From the Publisher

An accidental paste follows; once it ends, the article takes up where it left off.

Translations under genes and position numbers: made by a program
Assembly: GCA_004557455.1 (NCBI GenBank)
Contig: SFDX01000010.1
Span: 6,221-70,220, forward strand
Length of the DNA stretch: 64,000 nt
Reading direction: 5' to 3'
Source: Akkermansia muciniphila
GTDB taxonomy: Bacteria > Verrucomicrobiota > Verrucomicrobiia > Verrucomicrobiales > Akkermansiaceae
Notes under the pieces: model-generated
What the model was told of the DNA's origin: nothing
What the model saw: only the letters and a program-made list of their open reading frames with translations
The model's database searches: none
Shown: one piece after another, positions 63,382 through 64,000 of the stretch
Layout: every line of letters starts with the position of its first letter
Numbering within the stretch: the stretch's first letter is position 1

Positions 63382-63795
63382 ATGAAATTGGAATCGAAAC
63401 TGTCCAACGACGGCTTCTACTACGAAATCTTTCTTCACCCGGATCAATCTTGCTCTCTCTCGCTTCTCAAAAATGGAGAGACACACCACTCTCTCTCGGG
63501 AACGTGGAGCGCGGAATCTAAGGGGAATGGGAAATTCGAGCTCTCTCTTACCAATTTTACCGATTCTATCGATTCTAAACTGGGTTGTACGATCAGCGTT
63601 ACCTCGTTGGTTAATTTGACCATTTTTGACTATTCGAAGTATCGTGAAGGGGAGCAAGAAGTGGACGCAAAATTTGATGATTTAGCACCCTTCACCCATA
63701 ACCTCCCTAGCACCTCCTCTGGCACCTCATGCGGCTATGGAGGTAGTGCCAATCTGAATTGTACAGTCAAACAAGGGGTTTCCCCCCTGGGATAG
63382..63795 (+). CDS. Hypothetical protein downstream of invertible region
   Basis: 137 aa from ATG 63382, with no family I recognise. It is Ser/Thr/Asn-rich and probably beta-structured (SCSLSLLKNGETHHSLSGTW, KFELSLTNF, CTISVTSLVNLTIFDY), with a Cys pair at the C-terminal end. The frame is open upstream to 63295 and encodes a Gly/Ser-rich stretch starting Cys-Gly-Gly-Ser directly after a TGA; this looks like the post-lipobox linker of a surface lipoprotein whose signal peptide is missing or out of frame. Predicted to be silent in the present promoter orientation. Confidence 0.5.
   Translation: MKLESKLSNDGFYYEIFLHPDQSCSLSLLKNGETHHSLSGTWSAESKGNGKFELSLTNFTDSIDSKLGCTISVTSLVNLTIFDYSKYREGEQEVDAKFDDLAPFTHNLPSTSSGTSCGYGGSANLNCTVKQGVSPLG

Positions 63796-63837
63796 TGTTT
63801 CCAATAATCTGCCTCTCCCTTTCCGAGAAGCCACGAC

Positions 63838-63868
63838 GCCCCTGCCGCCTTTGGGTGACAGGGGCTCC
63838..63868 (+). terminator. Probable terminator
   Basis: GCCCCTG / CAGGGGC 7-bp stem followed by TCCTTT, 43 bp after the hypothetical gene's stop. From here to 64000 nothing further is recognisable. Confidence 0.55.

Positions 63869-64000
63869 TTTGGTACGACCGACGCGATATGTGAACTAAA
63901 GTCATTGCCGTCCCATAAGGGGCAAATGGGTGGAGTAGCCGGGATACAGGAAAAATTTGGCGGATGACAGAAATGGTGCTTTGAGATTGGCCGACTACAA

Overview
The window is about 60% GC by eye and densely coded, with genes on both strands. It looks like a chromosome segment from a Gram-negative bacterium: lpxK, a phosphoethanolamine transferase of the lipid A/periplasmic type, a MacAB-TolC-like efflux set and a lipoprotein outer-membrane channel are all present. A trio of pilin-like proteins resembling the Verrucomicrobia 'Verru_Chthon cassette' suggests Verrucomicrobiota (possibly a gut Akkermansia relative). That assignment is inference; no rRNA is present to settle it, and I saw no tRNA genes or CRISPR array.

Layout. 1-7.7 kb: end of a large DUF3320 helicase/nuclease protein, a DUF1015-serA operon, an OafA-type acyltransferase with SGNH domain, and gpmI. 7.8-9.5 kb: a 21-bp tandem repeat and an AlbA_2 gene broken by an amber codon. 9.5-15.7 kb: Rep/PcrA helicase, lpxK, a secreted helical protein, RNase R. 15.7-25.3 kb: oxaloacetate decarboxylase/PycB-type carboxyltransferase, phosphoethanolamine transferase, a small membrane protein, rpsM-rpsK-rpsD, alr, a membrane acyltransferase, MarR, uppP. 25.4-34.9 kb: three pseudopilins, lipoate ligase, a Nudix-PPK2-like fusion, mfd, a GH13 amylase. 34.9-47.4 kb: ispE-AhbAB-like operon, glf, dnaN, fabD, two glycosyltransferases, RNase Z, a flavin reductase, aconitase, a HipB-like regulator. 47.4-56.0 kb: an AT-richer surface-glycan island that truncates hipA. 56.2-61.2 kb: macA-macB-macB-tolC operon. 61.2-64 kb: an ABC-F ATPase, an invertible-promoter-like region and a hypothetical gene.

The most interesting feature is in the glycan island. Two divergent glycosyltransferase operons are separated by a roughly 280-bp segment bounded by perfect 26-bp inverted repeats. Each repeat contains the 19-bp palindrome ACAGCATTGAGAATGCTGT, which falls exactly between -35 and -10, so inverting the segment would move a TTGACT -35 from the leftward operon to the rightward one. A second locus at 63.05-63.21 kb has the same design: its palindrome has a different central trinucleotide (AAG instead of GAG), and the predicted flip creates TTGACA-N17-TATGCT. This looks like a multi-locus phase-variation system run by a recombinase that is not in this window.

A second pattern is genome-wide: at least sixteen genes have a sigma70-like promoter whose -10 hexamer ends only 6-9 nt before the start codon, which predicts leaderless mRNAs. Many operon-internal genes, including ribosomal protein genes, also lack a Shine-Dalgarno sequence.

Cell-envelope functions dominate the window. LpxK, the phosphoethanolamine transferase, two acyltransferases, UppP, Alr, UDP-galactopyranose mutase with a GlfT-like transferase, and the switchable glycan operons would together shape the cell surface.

Land is a key component of the wealth of any nation. Throughout history, virtually all civilizations have spent considerable time defining land rights and establishing institutions to administer them. Well-defined, secure, and transferable rights to land are crucial to development efforts. In developing countries, most land is used for agricultural production, a mainstay of economic sustenance. The possession of land rights also typically ensures a baseline of shelter and food supply and allows people to turn latent assets into live capital through entrepreneurial activity. Once secure in their land rights, rural households invest to increase productivity. Moreover, the use of land as a primary investment vehicle allows households to accumulate and transfer wealth between generations. The ability to use land rights as collateral for credit helps create a stronger investment climate and land rights are thus, at the level of the economy, a pre-condition for the emergence and operation of financial markets. Property rights to land are one of the cornerstones for the functioning of modern economies. This book looks first at the historical, conceptual, and legal contexts of property rights to land. It then considers aspects of land transactions, including the key factors affecting the functioning of rural land markets. Finally, it explores the scope and role of governments and land policy formation and discusses ways in which developing countries can establish land policy frameworks that maximize social benefit.